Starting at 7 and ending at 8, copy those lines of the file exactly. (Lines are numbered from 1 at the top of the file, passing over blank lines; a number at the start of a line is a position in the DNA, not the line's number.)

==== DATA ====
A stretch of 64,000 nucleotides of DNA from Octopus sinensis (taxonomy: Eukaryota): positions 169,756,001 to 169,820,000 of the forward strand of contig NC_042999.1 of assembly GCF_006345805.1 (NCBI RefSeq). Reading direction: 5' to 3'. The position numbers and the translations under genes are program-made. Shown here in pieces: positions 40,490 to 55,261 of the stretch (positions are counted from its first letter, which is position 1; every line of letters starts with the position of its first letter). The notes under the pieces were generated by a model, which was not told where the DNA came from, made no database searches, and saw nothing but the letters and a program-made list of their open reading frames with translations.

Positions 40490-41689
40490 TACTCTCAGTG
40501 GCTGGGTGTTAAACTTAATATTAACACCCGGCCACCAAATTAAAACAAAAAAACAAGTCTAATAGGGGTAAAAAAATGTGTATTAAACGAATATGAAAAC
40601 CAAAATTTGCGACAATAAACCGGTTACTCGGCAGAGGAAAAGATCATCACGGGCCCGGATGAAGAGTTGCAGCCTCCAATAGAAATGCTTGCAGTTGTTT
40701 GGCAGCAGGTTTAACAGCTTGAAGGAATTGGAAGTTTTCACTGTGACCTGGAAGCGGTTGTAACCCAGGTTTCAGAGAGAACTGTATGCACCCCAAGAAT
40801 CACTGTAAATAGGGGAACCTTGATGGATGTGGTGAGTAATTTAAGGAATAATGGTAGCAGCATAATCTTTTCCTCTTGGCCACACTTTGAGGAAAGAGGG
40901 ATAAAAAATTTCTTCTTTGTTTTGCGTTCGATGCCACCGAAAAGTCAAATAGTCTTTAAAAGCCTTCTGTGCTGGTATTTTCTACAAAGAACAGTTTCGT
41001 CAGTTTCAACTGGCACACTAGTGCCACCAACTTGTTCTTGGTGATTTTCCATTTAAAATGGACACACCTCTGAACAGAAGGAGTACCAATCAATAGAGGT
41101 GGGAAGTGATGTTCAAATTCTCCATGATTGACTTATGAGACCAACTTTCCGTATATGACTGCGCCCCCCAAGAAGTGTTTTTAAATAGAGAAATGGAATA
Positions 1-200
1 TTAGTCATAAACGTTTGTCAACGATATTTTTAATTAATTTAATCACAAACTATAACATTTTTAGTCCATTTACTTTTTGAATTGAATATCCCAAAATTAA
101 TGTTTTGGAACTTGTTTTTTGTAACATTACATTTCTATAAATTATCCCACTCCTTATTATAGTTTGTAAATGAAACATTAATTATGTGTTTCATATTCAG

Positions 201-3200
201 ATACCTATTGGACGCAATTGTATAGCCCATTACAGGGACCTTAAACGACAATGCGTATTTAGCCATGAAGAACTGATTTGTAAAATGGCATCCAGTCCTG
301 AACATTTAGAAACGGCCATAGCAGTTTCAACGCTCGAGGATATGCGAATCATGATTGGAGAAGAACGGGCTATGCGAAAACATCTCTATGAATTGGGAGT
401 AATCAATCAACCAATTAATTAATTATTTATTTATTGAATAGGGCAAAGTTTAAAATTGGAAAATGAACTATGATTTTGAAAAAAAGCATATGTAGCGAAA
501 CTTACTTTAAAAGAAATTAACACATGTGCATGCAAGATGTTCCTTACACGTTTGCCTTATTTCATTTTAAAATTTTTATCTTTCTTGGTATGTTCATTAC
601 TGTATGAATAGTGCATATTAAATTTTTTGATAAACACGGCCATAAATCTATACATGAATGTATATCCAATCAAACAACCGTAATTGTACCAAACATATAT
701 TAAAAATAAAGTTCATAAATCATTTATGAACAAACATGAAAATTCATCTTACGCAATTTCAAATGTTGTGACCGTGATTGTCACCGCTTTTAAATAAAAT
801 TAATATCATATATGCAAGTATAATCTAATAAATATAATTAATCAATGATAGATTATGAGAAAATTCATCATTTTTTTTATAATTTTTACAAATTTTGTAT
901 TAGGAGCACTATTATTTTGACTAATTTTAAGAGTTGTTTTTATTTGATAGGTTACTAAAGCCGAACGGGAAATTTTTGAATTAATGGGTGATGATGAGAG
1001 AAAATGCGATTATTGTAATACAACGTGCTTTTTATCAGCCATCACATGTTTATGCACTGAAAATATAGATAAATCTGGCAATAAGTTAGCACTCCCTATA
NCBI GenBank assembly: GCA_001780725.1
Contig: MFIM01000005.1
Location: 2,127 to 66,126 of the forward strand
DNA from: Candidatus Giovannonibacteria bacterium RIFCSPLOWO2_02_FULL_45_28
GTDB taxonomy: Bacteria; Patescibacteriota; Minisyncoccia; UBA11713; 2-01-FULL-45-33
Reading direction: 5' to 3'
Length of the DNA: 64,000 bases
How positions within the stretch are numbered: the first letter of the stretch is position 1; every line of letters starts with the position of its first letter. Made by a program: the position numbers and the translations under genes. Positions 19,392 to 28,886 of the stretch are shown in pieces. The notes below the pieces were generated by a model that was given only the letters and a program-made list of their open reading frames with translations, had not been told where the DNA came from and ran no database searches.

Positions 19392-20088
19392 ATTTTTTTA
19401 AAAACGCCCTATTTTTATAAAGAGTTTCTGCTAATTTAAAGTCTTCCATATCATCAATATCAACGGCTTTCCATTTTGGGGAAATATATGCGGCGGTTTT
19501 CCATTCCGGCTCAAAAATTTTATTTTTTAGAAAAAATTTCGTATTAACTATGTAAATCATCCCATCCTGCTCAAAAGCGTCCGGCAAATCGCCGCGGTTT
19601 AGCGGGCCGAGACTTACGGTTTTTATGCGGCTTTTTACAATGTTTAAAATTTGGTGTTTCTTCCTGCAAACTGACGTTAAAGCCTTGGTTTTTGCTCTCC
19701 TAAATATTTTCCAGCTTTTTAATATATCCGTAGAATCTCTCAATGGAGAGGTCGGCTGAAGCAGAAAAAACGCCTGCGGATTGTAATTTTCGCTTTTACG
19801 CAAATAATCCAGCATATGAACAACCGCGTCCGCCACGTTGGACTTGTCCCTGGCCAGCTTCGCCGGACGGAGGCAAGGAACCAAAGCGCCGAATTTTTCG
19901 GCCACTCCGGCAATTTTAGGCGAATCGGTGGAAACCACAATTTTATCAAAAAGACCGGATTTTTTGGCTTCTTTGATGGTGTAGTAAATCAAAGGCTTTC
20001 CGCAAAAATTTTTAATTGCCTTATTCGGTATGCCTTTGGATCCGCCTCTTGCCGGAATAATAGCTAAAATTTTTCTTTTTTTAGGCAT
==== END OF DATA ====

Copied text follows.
40801 CACTGTAAATAGGGGAACCTTGATGGATGTGGTGAGTAATTTAAGGAATAATGGTAGCAGCATAATCTTTTCCTCTTGGCCACACTTTGAGGAAAGAGGG
40901 ATAAAAAATTTCTTCTTTGTTTTGCGTTCGATGCCACCGAAAAGTCAAATAGTCTTTAAAAGCCTTCTGTGCTGGTATTTTCTACAAAGAACAGTTTCGT